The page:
Can you introduce yourself?

My name is Nana-Jo Ndow and to put it simply I like to say I’m from Ghana – Gambia – UK. My Dad was a business man, he went wherever there was opportunity. 

What brought you to human rights work?

I had a father who was very into human rights and politics, so we’d always have debates and conversations. I volunteered with Amnesty International about 12 years ago in London. I thought I wanted to be a doctor, but at Amnesty I realized I didn’t necessarily want to treat people, I wanted to understand the root causes of why these things are happening. 

Regarding transitional justice in The Gambia, which is what I’m working on now, that was sparked by what happened to my father (Saul Ndow). He was a fierce critic of Yahya Jammeh, the former president of The Gambia. In 2013 he was forcibly disappeared on the orders of the former president. At first, I thought my father was just being kept somewhere, so I was trying to find his whereabouts and trying to get him freed. It really had a devastating impact on me physiologically, physically, and also in the family. I don’t want anyone else to go through that. If I can help one person not go through that, I would have done what I’m meant to do on this earth. 

You’ve never heard anything from the Gambian government?

The government kept silent, that’s the whole thing with enforced disappearances. It’s the silence. It’s another way of torturing people because you’re not sure if you’re moving in the right direction. Am I making that person be tortured more if I speak up? Am I putting myself in danger? There’s this constant fear, this constant guilt. We never spoke up, but we reached out various individuals, groups and institutions including the UN, the working group on enforced and involuntary disappearances, the Senegalese, the UK, the Red Cross, and Amnesty International. We were frantic but also relentless. I knew who to reach out to because of my work for Amnesty, but even knowing who to turn to, it was still very … I wouldn’t even say frustrating, it was debilitating. Now imagine all these others who are not connected to the internet or are completely isolated, what they go through in their heads, how powerless they feel. 

I want to take a few steps back. Can you talk a little about your experiences in Latin America?

I moved to Argentina in 2001 because I liked the idea of moving to South America. In Argentina I really got to understand more about what Argentinians went through with the dictatorship. When I found out about my father it was easier for me to speak about it with my Argentinian friends because to them this was not a new concept. They probably knew someone who knew someone whose father’s sister’s uncle’s father’s uncles’ brothers had been forcibly disappeared. The military there tried to impose some kind of amnesty so no one would be held accountable, but Argentinians got up in arms. You see the Madres de Plaza de Mayo saying they want answers, and they still haven’t given up. It was very inspiring to see how they pushed back.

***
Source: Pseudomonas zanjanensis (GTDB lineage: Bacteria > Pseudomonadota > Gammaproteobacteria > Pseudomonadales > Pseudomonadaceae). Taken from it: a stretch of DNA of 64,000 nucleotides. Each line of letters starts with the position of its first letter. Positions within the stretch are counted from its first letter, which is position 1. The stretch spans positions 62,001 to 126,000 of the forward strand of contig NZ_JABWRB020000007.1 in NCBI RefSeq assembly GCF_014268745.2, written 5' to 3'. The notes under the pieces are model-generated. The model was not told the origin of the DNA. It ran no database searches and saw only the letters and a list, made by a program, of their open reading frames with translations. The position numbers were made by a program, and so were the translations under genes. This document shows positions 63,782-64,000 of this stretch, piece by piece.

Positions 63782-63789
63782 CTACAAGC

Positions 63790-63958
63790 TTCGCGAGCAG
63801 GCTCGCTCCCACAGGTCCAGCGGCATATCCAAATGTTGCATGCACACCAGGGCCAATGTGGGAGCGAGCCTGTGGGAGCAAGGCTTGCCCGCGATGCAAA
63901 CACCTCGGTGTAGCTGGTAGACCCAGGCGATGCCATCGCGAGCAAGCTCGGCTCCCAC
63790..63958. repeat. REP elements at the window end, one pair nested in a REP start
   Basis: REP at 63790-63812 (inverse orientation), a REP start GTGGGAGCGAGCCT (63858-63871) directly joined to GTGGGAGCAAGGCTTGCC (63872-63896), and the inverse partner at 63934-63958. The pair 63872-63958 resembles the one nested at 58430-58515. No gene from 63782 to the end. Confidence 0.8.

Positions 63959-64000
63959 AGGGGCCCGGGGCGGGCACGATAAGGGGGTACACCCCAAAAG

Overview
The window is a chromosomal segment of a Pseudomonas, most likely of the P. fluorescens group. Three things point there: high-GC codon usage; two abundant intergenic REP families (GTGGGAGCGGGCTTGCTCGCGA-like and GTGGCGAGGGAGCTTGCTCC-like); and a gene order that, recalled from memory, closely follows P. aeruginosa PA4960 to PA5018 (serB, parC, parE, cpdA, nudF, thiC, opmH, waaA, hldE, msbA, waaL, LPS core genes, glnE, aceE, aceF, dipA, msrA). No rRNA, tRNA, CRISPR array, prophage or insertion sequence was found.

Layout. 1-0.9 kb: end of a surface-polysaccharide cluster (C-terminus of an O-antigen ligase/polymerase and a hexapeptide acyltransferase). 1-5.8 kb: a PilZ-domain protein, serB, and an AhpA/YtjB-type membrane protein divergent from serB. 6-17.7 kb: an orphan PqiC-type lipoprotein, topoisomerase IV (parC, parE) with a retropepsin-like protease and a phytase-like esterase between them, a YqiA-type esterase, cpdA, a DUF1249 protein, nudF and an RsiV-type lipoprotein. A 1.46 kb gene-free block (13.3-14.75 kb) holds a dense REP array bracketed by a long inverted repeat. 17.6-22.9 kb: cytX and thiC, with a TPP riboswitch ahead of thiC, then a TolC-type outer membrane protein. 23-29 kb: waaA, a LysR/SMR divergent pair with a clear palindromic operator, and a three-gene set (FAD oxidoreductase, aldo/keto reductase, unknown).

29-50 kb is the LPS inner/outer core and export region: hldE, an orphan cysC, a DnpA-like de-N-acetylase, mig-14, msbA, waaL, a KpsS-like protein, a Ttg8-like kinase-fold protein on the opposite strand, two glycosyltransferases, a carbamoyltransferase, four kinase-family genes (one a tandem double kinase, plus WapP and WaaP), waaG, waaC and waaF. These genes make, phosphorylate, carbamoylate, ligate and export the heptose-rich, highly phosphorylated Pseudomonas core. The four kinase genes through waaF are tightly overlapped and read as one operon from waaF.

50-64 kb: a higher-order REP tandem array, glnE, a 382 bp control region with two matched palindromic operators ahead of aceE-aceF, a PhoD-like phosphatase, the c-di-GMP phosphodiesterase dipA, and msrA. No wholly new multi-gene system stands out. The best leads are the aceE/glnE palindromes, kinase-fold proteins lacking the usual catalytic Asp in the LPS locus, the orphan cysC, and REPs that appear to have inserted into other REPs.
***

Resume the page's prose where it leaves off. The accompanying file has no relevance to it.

Do you think The Gambia can learn anything from Argentina?

The Gambia is different in many ways. It’s in West Africa and it’s a tiny country, while Argentina is a Latin American country and is very big. That being said, it was bizarre [for the organizers of the Gambian truth commission] to go to South Africa and Sierra Leone, because the context was completely different. In South Africa they had apartheid, in Sierra Leone it was a civil war. In The Gambia you had a repressive state. It started with a junta, which it what you had in Argentina. In both countries there was a small group of people terrorizing society and completely ripping families apart, so for me there’s so much to learn from Argentina.

How does the Gambian Truth, Reconciliation and Reparations Commission (TRRC) fit into this?

In The Gambia it’s the Truth, Reconciliation, and Reparations Commission – but reconciliation between whom and whom? Is this meant to replace justice? What really bothers me is this narrative that if you’re seeking justice, which means holding someone accountable for their actions, it’s portrayed like you’re asking for revenge. This is not what we’re asking for. In Argentina people insisted accountability was their right, and Argentinians pushing back set a precedent for other cases in Latin America. When you say let ‘bygones be bygones’, you’re giving license for others to do the same thing. Some of those who were involved in my father’s case had been mercenaries in Liberia and were given amnesty. Then they moved to Gambia. What does that say? In Liberia they also went through a truth commission, but up to this day not a single person has been prosecuted.

Are you worried about that in the Gambia?

I’m very worried about that. Some people in government are trying to portray victims who are asking for justice as being unreasonable or as being selfish by saying we’re stopping society from moving on. But you don’t just sweep this under the carpet. Maybe I can forgive you, but you still have to be held accountable. The truth commission is to have a historical record of the human rights violations that happened in the last 22 years. But for me somehow it looks like it’s a way for society to accept it. The burden is always placed on the victims and I think that’s why I’m so inspired by the Argentinians.

What is reconciliation for you?